Tsarnaev, 19, was charged in his hospital room, where he was in serious condition with a gunshot wound to the throat and other injuries suffered during his attempted getaway. His older brother, Tamerlan, 26, died Friday after a fierce gunbattle with police.

Susan Walsh / Associated Press

Surveillance video from the Boston Marathon attack shows one suspect dropping his backpack and calmly walking away from it before the bomb inside exploded, Massachusetts Gov. Deval Patrick said Sunday.

The video clearly puts 19-year-old Dzhokhar Tsarnaev at the scene of the attack, Patrick said on NBC's "Meet the Press."

 The family of an 8-year-old boy killed in the Boston Marathon bombing is offering its thanks to the investigators who worked around the clock on the case and the civilians who offered tips and images that helped authorities zero in on two suspects.

Martin Richard's family says it trusts that the justice system will now "do its job" after the arrest of 19-year-old suspect Dzhokhar Tsarnaev Friday night in the Boston suburb of Watertown. His brother and fellow suspect died in a shootout with police.

A 19-year-old college student wanted in the Boston Marathon bombings was taken into custody Friday evening after a manhunt that left the city virtually paralyzed and his older brother and accomplice dead.

Police announced via Twitter that Dzhokhar Tsarnaev was in custody. They later wrote, "CAPTURED!!! The hunt is over. The search is done. The terror is over. And justice has won. Suspect in custody."

Associated Press

A law enforcement official says the suspect being hunted in the Boston Marathon bombing is in a boat stored in a Watertown, Mass., neighborhood.

The official said he was briefed on the situation and spoke on condition of anonymity because he's not authorized to discuss it publicly.

The official does not know if Dzhokhar Tsarnaev is dead or alive.

The uncle of a Boston Marathon bombing suspect is urging his nephew to turn himself in.

Ruslan Tsarni of Montgomery Village, Md., said Friday that 19-year-old Dzhozkar Tsarnaev should turn himself in to police and ask for forgiveness. Officials say Tamerlan Tsarnaev, a 26-year-old who had been known to the FBI as Suspect No. 1, was killed overnight.

AP Photo/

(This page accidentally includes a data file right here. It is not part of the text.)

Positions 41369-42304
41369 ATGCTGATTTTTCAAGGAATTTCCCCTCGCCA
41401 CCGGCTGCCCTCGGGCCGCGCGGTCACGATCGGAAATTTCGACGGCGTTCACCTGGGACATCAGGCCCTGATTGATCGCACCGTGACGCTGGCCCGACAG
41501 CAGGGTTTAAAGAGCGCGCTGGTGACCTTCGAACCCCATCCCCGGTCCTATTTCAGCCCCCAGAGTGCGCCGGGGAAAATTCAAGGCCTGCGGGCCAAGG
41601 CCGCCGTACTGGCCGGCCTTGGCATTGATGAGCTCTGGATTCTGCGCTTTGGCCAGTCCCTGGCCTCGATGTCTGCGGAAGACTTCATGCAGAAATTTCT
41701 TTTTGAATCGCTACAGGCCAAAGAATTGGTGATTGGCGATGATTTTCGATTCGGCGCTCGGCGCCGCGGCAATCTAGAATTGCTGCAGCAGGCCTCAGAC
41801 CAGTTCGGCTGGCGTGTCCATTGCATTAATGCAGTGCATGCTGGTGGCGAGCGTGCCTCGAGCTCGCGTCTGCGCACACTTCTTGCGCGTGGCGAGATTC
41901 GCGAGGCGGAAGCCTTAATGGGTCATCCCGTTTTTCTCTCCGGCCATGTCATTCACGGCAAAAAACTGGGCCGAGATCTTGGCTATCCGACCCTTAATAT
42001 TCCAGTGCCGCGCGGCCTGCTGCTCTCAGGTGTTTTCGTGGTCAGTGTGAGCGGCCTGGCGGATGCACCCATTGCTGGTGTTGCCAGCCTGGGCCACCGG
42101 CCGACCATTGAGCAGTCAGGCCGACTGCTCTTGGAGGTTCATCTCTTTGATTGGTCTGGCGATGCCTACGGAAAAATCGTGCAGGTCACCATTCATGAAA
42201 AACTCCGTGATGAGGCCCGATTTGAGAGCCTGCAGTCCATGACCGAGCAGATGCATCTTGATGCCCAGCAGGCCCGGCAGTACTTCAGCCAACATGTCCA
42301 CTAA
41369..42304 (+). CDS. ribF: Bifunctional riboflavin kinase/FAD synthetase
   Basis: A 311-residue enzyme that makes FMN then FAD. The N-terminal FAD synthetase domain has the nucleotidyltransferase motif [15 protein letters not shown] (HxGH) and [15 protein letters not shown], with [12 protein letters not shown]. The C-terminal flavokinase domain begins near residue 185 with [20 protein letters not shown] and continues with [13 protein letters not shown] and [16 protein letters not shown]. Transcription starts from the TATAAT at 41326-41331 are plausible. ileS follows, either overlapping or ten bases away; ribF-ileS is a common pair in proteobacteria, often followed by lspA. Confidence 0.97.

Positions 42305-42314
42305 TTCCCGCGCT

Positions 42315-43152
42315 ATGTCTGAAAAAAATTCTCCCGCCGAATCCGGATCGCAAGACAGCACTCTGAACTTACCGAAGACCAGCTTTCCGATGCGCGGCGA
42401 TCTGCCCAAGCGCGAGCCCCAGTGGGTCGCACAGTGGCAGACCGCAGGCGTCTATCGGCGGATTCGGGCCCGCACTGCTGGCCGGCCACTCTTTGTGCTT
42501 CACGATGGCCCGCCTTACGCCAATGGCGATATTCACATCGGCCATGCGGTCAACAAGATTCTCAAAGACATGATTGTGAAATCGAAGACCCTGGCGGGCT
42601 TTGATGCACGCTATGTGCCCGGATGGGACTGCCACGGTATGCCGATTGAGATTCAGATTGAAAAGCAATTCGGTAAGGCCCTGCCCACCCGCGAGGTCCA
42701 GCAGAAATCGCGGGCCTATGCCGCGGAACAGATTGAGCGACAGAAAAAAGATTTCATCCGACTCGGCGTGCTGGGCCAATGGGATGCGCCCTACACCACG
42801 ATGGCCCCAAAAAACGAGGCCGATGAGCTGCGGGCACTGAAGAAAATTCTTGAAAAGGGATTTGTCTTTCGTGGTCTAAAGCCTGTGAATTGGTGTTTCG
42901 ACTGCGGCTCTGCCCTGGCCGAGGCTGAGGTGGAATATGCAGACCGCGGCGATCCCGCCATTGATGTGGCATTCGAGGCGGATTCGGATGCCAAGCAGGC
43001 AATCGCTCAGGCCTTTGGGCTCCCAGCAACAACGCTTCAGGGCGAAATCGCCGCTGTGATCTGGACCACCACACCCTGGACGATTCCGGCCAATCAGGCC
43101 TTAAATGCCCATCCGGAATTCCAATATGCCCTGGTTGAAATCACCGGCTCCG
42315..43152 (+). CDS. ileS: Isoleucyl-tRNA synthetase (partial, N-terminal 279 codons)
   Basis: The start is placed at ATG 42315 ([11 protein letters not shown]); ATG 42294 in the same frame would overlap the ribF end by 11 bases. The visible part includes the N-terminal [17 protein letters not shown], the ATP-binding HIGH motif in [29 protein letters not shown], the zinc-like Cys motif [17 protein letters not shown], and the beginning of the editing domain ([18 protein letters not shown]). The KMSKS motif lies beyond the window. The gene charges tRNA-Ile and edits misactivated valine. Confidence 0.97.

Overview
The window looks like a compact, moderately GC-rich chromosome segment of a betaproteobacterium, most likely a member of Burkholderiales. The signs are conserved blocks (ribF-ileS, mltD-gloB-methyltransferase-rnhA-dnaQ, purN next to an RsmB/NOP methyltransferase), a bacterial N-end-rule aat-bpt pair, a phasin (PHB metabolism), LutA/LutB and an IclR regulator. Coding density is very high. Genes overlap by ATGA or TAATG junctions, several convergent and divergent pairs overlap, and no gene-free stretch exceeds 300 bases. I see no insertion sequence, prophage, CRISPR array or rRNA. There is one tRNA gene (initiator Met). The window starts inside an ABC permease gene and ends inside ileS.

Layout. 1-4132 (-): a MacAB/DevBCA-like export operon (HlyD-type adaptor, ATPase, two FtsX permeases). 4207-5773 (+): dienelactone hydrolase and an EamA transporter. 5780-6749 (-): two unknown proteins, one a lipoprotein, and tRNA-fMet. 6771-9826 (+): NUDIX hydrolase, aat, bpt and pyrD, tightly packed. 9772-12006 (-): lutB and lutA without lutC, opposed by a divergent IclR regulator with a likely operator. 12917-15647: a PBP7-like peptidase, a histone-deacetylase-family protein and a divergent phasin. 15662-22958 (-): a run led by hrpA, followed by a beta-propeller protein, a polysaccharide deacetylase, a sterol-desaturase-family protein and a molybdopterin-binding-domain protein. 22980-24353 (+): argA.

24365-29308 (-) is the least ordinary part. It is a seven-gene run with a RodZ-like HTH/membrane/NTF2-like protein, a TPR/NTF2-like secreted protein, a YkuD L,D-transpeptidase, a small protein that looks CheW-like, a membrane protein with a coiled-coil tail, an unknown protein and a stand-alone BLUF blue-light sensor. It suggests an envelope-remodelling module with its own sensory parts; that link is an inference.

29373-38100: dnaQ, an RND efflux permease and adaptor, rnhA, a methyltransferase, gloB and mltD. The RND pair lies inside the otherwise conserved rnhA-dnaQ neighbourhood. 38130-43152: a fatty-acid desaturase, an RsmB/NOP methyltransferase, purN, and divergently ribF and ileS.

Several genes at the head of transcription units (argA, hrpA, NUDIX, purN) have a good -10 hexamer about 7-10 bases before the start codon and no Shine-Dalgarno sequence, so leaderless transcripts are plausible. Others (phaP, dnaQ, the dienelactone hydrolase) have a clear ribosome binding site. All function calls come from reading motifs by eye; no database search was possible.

Tamerlan Tsarnaev practiced martial arts and boxing, even aspiring to fight on the U.S. Olympic team. Dzhozkar Tsarnaev had been on the wrestling team at a prestigious high school and won a scholarship from the city to pursue higher education. Neighbors recalled the ethnic Chechen brothers, living on a quiet street in Cambridge, Mass., riding bikes and skateboards.

Two brothers, one dead, one alive and at large. After hours of only grainy images of two men in baseball caps to go on, a portrait gradually emerged Friday of the men suspected in the Boston Marathon bombing.

The brothers, who came from a Russian region near Chechnya, lived together on Norfolk Street in Cambridge. They had been in the country for about a decade, according to an uncle, Ruslan Tsarni of Montgomery Village, Md.

John Tlumacki / The Boston Globe/Getty Images

"Of all the cities…and of all the sports.” 

That’s what KPLU sports commentator Art Thiel is saying about this week’s deadly bombing at the Boston Marathon. Art says the attack will only strengthen the resolve of marathon runners and the sports-loving city.

Joe Berti / Associated Press

People keep asking Joe Berti if he feels unlucky.

A bomb exploded at the finish line of the Boston Marathon seconds after Berti finished the race. Two days later, he was in his home state of Texas when he saw a fertilizer plant explode near Waco.

"I was just like, 'I can't believe this!'" said Berti, who said he had never witnessed an explosion before. Then he thought: "I just want to get out of here and get away from all these explosions."

John Tlumacki / The Boston Globe

A 78-year-old Lake Stevens man running his third Boston Marathon was near the finish line when he was knocked down by one of two bomb blasts and caught in a news photograph that quickly went viral.

Bill Iffrig told The Herald of Everett that he heard a noise Monday and found himself on the ground.

"It was only 5 feet away from me," he said. "It was really loud."